HARNESSING THE POWER OF SPONTANEOUS FERMENTATION
Yeast is literally everywhere, it’s on the skin of fruits, the petals of flowers, even on your eyelashes. Generally speaking, wherever there is a positive flavour in nature there’s a microbe to explain why it tastes / smells so good. Someone, somewhere, a long time ago, left the beginnings of bread out overnight and these yeasts fermented it into something that resembles beer. Not very good beer, but it was a primordial start!
At its core, OverWorks is all about spontaneous fermentation. To harness the power of these incredible airborne yeasts that are all around us we designed a custom copper vessel to catch them, a ‘coolship’. In its own dedicated room, we fill this copper tub with wort, throw open the windows on dry windy nights and allow whatever the wind carries in to get settled.
The process starts with a full turbid mash – an intensive mashing regime that requires a heavy proportion of unmodified wheat in the grist and several temperature rests achieved by removing portions of wort, heating and reintroducing to step the mash temperature up. Hardly an ideal brewday on the super-efficient BrewDog Rolec brew kit. The result is a wort so cloudy it’s described as milky, which is sent via pipeline from the BrewDog Brewhouse to Overworks’ cellar into the coolship overnight.
The next day we move the now cosy wild yeast in the infected wort into a tank and gently recirculate to ensure an even mix of sugar and bugs. The homogenised, spontaneous cultures in the dextrin rich wort is transferred into barrels to ferment happily (an initially messily) away in their new home until the beer is ready to be enjoyed.
Unlike most beers this fermentation process takes years, not days. Complex symbiotic relationships between microbes, at different stages of their metabolic pathways, are always in flux. The time taken for these beers to reach maturity isn’t ageing in the traditional sense, it’s ongoing, active fermentation. The beer will evolve and develop complexity over the course of a few years before they are blended and released.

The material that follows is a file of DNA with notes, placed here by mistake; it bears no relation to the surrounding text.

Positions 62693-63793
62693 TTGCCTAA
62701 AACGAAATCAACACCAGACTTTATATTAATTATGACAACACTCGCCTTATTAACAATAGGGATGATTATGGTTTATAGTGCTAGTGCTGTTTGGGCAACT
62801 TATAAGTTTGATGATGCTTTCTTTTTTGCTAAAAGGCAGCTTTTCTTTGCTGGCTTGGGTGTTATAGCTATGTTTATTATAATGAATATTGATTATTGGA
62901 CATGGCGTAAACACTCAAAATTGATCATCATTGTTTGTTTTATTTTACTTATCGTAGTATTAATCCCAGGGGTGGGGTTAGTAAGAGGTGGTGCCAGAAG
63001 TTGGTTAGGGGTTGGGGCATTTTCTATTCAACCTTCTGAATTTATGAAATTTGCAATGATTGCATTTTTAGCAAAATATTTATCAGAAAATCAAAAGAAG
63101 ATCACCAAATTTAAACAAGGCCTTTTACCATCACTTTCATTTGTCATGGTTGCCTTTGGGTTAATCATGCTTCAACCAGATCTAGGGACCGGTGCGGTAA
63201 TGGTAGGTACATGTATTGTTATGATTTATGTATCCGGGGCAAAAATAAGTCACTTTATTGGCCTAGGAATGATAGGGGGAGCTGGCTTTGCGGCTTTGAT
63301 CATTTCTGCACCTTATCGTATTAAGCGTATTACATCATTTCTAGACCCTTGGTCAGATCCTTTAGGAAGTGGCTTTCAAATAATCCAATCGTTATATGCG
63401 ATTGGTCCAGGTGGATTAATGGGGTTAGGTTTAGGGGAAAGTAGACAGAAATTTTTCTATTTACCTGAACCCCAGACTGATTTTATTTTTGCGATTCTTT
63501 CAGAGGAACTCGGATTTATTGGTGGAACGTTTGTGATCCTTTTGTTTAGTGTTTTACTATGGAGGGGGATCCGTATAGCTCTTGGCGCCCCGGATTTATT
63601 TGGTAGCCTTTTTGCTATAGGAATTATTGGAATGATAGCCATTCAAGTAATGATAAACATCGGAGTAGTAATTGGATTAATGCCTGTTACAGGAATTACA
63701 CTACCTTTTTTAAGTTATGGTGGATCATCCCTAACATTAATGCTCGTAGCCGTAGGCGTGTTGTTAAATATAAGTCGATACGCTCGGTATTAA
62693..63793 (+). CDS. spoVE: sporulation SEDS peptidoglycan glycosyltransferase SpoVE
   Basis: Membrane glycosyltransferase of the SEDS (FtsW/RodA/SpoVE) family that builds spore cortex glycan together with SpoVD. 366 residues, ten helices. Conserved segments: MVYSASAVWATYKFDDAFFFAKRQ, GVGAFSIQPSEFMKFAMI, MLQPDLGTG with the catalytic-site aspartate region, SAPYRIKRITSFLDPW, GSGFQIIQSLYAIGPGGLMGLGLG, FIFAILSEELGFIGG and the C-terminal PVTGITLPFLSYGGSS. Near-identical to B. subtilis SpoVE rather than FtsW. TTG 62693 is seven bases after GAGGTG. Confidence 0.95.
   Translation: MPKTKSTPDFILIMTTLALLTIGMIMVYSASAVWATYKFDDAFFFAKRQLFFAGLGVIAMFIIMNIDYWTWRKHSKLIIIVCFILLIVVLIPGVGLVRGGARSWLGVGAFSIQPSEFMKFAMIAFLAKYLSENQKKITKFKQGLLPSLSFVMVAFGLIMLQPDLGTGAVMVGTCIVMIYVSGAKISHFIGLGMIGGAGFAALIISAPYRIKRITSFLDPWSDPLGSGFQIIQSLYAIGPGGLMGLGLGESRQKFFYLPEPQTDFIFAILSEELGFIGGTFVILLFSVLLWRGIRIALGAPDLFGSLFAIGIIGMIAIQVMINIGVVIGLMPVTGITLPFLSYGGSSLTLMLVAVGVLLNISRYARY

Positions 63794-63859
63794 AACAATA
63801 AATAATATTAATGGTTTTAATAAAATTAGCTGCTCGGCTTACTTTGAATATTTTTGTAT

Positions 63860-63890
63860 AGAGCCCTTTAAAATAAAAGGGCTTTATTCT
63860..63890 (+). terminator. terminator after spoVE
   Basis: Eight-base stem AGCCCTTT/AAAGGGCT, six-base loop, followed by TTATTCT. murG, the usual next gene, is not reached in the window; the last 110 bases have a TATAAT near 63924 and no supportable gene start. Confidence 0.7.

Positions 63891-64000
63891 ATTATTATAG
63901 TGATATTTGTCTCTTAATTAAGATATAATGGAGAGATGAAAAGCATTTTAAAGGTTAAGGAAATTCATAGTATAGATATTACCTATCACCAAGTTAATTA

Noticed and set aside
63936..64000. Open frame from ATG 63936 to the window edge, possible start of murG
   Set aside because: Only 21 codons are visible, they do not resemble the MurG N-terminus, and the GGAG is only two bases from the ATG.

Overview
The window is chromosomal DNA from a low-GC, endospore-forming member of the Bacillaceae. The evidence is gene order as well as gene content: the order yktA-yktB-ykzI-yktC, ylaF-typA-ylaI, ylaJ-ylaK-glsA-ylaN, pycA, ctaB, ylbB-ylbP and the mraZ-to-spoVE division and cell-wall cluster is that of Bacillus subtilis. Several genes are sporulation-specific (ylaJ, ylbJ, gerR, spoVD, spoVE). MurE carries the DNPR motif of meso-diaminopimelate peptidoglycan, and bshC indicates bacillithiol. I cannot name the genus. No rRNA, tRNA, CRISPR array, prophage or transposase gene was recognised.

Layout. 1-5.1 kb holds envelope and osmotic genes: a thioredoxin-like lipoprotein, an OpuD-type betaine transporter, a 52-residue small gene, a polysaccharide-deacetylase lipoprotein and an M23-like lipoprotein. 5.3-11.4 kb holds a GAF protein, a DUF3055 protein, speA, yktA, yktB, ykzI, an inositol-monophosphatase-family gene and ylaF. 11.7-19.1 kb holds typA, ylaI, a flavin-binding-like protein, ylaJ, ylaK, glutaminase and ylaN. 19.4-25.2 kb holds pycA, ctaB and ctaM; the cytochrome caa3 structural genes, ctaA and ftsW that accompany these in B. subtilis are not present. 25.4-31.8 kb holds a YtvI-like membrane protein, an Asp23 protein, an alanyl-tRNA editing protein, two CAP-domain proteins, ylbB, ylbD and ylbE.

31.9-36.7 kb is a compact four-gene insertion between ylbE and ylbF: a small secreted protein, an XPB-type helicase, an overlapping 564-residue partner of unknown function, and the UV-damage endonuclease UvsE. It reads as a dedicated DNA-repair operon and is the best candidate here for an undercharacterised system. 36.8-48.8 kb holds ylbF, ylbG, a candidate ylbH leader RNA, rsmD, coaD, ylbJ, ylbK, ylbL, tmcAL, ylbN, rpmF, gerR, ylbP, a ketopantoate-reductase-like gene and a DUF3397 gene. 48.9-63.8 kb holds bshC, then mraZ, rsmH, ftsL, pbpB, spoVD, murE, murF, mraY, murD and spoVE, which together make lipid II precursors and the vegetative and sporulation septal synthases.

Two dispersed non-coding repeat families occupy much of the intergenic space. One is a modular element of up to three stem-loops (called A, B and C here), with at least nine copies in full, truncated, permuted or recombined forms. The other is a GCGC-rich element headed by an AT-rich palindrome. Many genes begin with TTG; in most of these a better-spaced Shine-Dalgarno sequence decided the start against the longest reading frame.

This is the way beers were made for centuries, wild airborne yeast would spontaneously ferment alcoholic beverages. These yeasts were passed form batch to batch in various ways around the world, from a ‘magic stick’ to Norwegian kviek yeast rings which harboured dormant yeast cells until they were called upon to ferment another batch of beer. Yeast wasn’t understood as a separate, living ingredient in the beer making process until Louis Pasteur’s study in 1857. Then, in 1883 Emil Hansen managed to isolate a pure cell of brewer’s yeast – one of the most influential moments in beer history.
For hundreds of years brewers have been trying to train and curtail yeast to be as efficient and flavourless as possible. The light lager is the pinnacle of human intervention in fermentation. Throwing our doors (and literally windows) open to wild yeasts lets us revisit remarkably expressive and complex character of yeast in our beer.
Modern craft brewers generally focus on the character imparted by exciting, bold new world hops, complex specialty malts and any number of additional ingredients. At OverWorks we showcase expressive yeast strains with complex funkiness and tart acidity imparted by ‘alternative’ fermentation.